According to the Lead Task Force, two out of every three children in Kent County with elevated blood-lead levels live in these three zip codes. The fallout of lead poising in young children is often long-term, especially if the issue is not identified early. There is no known safe blood lead concentration. Exposure to low amounts may be undetectable but a cause of irreversible neurological, developmental, and long-term health issues. As lead exposure increases, the range and seriousness of symptoms and effects also increase – children may be left with severe intellectual disability and behavioral disorders for the remainder of their lives.
Early identification and remediation are key to preventing lead exposure and ensuring all children in Kent County have the full opportunity for long-term health and success. First Steps Kent is proud of Healthy Home Coalition’s proactive efforts to identify homes with potential lead and environmental health risks and how they support families in learning how to reduce or remediate homes with such risksOur team is enthusiastic about Screen Before School because we wholeheartedly believe that every child, regardless of race or economic status, deserves to grow up in a safe and healthy home.
Every family in Kent County deserves to grow up in safe healthy homes. But too many families are living in homes where they are at risk of health hazards, due to lead poisoning, asthma triggers, or preventable accidents.
As you prepare your kids to go back to school this fall, you will want to get your home ready too. Contact the Healthy Homes team at (616) 500-0488 or sign up tinyurl.com/NidoEnroll for a free home screening.
Most lead poisoning in Kent County results from lead paint hazards, so preventing lead poisoning requires removing those risks. In 1978, lead paint was banned in new homes, but the homeowners of these older houses were never informed or given the resources to correct the problem.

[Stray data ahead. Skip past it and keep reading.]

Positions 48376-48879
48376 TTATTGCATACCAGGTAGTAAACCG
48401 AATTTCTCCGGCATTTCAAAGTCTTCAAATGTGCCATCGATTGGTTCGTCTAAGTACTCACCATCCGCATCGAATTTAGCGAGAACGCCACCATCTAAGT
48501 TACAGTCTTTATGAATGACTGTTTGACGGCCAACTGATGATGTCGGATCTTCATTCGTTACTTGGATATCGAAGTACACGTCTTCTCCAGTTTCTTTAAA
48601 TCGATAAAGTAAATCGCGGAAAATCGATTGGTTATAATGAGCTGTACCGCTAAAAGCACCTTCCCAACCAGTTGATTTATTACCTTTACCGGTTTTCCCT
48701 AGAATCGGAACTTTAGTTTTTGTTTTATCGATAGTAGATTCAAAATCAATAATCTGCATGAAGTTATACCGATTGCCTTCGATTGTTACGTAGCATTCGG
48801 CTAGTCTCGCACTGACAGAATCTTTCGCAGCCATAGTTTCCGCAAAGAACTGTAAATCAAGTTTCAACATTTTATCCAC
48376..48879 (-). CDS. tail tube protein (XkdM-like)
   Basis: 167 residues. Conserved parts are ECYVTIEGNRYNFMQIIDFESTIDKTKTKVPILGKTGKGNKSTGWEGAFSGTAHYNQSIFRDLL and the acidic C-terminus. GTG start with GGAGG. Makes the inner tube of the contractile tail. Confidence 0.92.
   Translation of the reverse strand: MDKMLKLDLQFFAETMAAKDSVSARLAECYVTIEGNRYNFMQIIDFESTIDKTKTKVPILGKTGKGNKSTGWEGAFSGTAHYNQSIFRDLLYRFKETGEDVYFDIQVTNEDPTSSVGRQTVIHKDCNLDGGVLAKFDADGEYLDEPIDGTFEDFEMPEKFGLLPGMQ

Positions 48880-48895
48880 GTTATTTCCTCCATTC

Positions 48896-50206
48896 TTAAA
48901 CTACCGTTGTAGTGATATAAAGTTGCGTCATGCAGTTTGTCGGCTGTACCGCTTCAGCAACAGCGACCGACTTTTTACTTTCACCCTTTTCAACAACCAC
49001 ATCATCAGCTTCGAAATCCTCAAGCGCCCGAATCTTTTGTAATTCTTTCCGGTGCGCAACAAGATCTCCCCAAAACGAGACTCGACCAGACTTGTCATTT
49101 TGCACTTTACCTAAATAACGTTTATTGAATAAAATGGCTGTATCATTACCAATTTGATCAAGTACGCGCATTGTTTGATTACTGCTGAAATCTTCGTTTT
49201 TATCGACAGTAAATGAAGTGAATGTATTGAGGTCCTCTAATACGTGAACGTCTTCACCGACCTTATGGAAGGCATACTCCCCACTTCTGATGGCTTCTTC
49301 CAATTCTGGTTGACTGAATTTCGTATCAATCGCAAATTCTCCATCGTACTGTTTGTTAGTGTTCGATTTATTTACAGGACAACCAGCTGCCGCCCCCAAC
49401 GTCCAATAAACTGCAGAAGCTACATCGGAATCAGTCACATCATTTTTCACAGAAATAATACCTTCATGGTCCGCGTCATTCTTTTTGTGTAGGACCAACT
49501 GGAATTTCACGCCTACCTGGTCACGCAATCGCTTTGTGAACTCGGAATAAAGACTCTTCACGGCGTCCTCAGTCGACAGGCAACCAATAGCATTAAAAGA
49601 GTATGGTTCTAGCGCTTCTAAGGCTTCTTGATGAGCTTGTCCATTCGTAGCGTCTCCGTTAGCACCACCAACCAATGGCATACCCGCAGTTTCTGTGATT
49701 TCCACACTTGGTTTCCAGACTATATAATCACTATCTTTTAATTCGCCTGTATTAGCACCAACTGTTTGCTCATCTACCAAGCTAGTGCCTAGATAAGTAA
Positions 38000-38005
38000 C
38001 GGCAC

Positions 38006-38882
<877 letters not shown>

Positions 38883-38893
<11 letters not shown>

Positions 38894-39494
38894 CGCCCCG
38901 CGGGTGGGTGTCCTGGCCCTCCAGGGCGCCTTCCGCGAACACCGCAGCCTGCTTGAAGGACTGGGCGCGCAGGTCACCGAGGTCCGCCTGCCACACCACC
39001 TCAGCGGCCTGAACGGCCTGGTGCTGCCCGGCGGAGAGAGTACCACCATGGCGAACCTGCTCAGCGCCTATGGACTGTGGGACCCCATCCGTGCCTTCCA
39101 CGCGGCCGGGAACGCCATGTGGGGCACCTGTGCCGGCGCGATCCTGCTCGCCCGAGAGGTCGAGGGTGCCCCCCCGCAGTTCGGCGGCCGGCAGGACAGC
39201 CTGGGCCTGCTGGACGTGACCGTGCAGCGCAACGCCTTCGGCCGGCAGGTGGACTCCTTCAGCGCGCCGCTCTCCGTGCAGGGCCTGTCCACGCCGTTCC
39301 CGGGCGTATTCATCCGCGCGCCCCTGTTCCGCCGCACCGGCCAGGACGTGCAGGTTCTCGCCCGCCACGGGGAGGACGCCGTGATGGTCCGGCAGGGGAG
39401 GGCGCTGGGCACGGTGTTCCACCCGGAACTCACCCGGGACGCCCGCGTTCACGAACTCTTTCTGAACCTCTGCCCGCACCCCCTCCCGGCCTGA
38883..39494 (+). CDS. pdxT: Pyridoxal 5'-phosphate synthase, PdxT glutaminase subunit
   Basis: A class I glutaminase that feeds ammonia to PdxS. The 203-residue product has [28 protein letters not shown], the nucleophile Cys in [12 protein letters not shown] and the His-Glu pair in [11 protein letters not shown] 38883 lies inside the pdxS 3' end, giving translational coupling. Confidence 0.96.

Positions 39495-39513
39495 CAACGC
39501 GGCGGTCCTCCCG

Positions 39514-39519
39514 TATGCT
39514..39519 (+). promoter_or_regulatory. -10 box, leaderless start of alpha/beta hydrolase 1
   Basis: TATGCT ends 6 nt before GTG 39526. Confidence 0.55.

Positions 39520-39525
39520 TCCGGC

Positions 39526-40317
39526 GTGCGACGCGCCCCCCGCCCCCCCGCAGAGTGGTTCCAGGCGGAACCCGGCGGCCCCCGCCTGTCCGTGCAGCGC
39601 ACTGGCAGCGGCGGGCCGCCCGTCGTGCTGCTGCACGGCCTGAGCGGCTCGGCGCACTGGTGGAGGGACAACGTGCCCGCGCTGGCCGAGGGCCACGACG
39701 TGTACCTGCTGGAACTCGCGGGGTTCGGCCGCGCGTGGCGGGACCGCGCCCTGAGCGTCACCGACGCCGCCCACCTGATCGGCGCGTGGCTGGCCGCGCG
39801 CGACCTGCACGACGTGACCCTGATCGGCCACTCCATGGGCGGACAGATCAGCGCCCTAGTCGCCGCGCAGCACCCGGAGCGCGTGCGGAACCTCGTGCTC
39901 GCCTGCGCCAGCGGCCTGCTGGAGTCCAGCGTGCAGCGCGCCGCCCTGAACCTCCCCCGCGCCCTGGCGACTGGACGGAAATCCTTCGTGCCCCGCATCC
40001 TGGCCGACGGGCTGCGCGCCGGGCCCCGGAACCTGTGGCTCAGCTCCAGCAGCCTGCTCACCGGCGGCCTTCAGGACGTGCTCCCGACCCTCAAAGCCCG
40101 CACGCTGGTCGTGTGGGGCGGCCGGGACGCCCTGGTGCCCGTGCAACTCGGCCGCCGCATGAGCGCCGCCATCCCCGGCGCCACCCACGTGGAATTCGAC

Asthma is incurable, but it can be controlled. Get your home screened for asthma triggers to improve your indoor air quality and reduce the chances of asthma attacks in your home. Protect your family from the risks of asthma by signing up for a home screening.
Grand Rapids has an aging housing stock that remains unregulated due to structural discrimination. Healthy Homes wants to advocate for you and your family.
Healthy Homes works with families to identify potential home environmental hazards and address them through education, navigation services, and advocacy.
Samika Douglas, a resident of the community, in partnership with LINC UP, will host Feed the Block, a community mobile food distribution event on August 26, 2022. Families will be provided with food, PPE, and other vital resources that they haven’t had access to because of the challenges created by COVID-19. The food and resources will be able distributed in a drive-thru/contactless pick up. Feed The Block will be a fun and uplifting event that will gather between 150-300 community members to build relationships in the southeast neighborhoods of Grand Rapids and connect neighbors to the many resources available tothem. Some of the resources that will be available are connected to housing security, mental and physical health, and COVID-19 education and awareness. Spanish flyer below.